Another issue that hinders transformation in companies is the lack of top management’s involvement in the employment equity consultative process.
If the people who are ultimately tasked with implementing the business strategy are not present during the consultative process, how can the employment equity committee make any short- or long-term commitments around the appointment, promotion or upliftment of staff?
In addition, as pointed out by the Department of Labour, businesses tend to appoint junior staff as employment equity managers (section 24 managers), who do not necessarily have the authority or resources to execute their mandate. Some do not understand the role properly and think the exercise ends once a report has been submitted, which is not the point of the exercise at all.
The reason for appointing an employment equity manager is to ensure that the entire organisation is aware of the plan and educated about the process of implementing the plan. So, if the senior people responsible for appointing staff are not made aware of the plan and its objectives, they will appoint whomever they see fit, instead of appointing people from a specific designated group and ultimately ignoring the affirmative action measures put in place by the employment equity committee.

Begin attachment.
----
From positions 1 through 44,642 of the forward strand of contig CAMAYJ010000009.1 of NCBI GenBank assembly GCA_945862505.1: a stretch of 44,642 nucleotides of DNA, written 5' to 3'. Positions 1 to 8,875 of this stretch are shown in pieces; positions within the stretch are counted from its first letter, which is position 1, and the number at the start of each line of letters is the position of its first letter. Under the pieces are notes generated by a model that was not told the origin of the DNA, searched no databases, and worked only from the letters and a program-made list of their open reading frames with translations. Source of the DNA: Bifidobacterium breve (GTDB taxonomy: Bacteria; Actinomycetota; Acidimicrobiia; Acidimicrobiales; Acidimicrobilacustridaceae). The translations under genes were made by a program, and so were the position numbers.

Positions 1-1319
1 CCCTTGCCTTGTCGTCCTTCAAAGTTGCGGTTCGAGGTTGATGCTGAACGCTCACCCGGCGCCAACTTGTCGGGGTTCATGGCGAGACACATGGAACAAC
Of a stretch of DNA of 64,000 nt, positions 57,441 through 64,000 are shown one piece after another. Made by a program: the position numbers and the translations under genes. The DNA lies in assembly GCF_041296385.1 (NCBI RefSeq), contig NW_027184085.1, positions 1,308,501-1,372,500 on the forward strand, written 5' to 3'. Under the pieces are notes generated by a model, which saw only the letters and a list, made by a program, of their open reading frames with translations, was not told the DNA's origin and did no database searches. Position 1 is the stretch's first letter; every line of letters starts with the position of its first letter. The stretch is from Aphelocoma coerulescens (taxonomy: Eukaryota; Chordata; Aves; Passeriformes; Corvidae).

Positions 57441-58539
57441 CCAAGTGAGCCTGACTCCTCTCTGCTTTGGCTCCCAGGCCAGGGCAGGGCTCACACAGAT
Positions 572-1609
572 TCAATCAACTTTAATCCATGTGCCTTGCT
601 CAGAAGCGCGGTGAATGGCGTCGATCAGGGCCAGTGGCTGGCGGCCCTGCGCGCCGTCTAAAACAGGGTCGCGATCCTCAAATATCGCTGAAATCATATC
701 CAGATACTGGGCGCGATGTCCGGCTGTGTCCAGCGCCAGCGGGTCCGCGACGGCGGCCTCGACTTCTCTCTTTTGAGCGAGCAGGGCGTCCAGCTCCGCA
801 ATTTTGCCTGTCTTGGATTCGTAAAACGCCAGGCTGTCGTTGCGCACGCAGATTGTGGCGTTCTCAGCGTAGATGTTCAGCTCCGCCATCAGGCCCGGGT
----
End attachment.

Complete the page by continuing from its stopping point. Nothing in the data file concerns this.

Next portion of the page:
In many instances, employment equity managers, who do not have a deep understanding of the legislation, hire fly-by-night consultants who don’t understand the legislation or proper reporting processes either. This lack of understanding – or even interest perhaps – on all fronts, combined with the idea that employment equity is just an exercise that needs to be conducted superficially, will not result in lasting and meaningful change for South Africa’s economy.
There definitely seems to be deep-seated resentment towards employment equity and transformation.
This can be attributed to it being a time-consuming and expensive exercise that goes against the belief systems of many entrepreneurs and business owners.
Ultimately, businesses want to generate income and make a profit and the transformation process hits them directly on the bottom line. In addition to spending up to 4% of their nett profit after tax on donations and then meeting up to a 6% payroll target for skills development, the successful implementation of employment equity requirements becomes a sometimes-insurmountable burden to shoulder.